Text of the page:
After a decade prospecting, Ivor Barr hopes his natural resources channel will strike carriage gold
|February 17, 2012|
By John Bugailiskis
Canada was built on its rich natural resources and it’s largely what keeps us in business today. Why then can’t a nation which airs hundreds of channels support one based on our huge natural resources industry? That’s the question that Ivor Barr, CEO of IDNR-TV has been asking for nearly a decade and he’s hopeful that a recent groundswell in community support will be the difference in finally getting the answer he’s been seeking .
“We’ve been approached by a major carrier and we are in talks. I can’t provide more details than that right now.” Barr told Cartt.ca
After years of working to create interest for a natural resources channel through his web-based programming (www.idnrtv.com), Barr was awarded two category digital channels for the Mining Channel and for Natural Resources TV (IDNR) in 2004. He’s been seeking a major carriage deal ever since and says that everyone he speaks with sees the need and value, everyone but the cable and telco executives he’s spoken with over the years.
Natural Resources TV programming is devoted to the coverage of natural resources including industry related and social issues programming. The station’s programming says Barr focuses on the latest trends affecting the natural resources sector, market news, coverage of industry events, educational programming, and more. He managed to get the channel launched on October 2, 2006 on Persona Communications in Sudbury (now EastLink), and in early 2007, the channel was launched on Cablevision du Nord. But that’s as far as he’s managed to negotiate carriage up to now. In fact, in 2008 he decided to pull the channel from Persona, due in part from its refusal to distribute the channel in Timmins and other surrounding areas.
“It was a tough decision, but at the time we decided it was in our best interest not to work with somebody that was still asking us: ‘What's the connection between airing a mining channel and Sudbury?”
Currently the channel can only be found on Cablevision du Nord (in Fermont and Abitibi), owned by Bell Aliant. As a result, Barr now operates the station’s studio out of Val-d'Or. “I don’t understand how we now have more sports channels than we have sports, but I still can’t get carriage. How is it that we can have an ichannel [political and social issues network], but not one for the natural resources industry?”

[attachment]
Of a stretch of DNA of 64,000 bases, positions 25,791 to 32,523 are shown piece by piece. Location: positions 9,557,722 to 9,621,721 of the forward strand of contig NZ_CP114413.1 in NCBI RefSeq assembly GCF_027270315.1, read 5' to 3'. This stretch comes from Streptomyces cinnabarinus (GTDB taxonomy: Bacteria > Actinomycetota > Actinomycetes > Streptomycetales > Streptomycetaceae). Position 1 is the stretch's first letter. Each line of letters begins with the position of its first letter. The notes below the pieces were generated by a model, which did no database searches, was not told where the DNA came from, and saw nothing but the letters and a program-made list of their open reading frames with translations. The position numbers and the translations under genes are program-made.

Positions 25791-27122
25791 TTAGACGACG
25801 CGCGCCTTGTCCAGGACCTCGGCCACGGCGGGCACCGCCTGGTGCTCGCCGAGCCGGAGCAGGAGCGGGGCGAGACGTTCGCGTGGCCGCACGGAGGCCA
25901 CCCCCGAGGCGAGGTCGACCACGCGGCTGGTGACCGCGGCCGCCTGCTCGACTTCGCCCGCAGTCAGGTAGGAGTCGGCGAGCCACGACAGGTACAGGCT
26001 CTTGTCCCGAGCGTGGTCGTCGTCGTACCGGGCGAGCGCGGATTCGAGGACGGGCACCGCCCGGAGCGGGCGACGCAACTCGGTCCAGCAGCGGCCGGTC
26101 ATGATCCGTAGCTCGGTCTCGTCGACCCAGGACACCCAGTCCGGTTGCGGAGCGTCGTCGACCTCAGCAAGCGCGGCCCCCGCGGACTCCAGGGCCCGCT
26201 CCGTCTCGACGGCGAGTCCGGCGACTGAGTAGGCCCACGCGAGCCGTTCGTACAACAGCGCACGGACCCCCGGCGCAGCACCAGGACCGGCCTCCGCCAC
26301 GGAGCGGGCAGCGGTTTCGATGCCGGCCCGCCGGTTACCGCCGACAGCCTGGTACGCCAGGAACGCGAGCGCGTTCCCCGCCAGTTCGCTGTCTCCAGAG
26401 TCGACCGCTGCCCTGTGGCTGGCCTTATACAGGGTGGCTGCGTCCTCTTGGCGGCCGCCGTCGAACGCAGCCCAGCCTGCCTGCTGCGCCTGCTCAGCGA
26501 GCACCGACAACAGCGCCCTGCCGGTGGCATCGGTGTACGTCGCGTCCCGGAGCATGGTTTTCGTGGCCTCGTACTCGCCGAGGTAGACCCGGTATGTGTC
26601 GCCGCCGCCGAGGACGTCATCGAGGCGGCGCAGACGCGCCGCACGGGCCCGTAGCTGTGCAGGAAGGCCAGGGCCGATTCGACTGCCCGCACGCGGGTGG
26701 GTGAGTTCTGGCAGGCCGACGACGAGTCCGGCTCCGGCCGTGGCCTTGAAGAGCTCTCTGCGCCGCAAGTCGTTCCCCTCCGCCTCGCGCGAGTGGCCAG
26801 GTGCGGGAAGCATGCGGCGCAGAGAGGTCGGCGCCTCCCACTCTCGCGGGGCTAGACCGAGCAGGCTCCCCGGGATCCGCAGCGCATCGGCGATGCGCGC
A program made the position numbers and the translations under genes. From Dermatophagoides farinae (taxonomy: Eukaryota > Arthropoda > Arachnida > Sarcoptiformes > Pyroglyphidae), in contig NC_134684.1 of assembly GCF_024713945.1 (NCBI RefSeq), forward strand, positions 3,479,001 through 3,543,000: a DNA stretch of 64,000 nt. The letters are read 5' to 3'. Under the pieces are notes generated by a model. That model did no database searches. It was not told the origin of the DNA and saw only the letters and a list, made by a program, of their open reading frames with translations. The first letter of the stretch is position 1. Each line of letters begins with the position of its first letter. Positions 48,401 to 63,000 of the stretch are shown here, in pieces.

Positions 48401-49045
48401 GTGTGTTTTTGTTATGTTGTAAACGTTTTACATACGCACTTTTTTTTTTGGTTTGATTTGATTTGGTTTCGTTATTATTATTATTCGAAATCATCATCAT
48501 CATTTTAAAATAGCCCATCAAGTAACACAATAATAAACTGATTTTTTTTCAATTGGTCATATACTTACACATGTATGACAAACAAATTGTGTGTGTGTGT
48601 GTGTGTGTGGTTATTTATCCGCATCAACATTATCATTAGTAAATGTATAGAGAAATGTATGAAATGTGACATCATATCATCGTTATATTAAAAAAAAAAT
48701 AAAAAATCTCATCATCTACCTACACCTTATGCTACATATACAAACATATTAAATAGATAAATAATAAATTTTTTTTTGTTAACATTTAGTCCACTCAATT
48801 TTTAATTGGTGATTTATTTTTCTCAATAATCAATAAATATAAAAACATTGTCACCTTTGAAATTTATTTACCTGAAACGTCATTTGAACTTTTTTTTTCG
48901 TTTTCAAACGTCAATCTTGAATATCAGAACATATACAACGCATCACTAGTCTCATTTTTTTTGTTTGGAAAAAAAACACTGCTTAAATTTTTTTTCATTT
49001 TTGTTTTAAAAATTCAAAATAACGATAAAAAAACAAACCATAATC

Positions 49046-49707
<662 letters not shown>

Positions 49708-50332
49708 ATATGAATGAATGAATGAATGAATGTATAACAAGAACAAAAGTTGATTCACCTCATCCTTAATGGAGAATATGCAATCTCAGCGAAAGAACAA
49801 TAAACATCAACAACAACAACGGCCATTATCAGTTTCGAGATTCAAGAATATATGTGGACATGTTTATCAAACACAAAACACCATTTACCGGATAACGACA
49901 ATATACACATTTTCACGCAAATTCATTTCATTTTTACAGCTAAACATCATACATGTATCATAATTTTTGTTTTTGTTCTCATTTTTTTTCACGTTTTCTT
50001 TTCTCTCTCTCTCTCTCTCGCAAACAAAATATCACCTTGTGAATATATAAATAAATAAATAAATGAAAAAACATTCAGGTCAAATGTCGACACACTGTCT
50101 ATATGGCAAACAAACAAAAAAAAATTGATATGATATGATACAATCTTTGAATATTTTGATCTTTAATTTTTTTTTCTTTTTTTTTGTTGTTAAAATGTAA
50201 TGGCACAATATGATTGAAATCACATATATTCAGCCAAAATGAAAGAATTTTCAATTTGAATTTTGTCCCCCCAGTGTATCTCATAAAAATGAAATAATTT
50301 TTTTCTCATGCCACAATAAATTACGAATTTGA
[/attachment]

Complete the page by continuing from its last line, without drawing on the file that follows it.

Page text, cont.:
Barr continues to dig up support for the channel through an extensive community letter writing campaign to carriers and through organizing special events such as the annual Mining Film Festival in Cinema du Parc, Montreal.
Recent support for the station includes letters from Tom Laughren, Mayor of Timmins and the Port-Cartier Chamber of Commerce. Despite the lack of carriage the station’s web site is becoming increasingly popular. In fact, too popular for the site’s servers which crashed recently. Barr vows to have the site up again soon and blames the crash on the long-form programming available on the site that eats up bandwidth. But don’t complain to Barr about not being able to see the station’s programming.
“I get people coming up to me all the time asking me ‘why can’t I see you.’ Don’t complain to me. Tell Rogers, Bell and Cogeco. You need to start writing and calling them.” He adds that mining companies across Canada have been lining up to support IDNR’s programming, but without carriage guarantees they can’t get the funding for more programming.
He maintains that while he has the broad support across the mining industry, the station would continue to retain its “editorial freedom” even if it receives further funding. “We will not become an info-commercial for the natural resources industry,” but an impartial voice on the resource sector insists Barr.
Given that Canada is still struggling to recover from the last recession, Barr believes there has never been a better time to tell Canadians about the importance of the natural resource industries to our livelihoods. “I’ve had people come up to me with tears in their eyes after they have seen our documentaries saying ‘I just saw my grandfather in your story, thank you. ‘ It’s time all Canadians get the chance to see how the natural sectors have built our country and will shape our future.”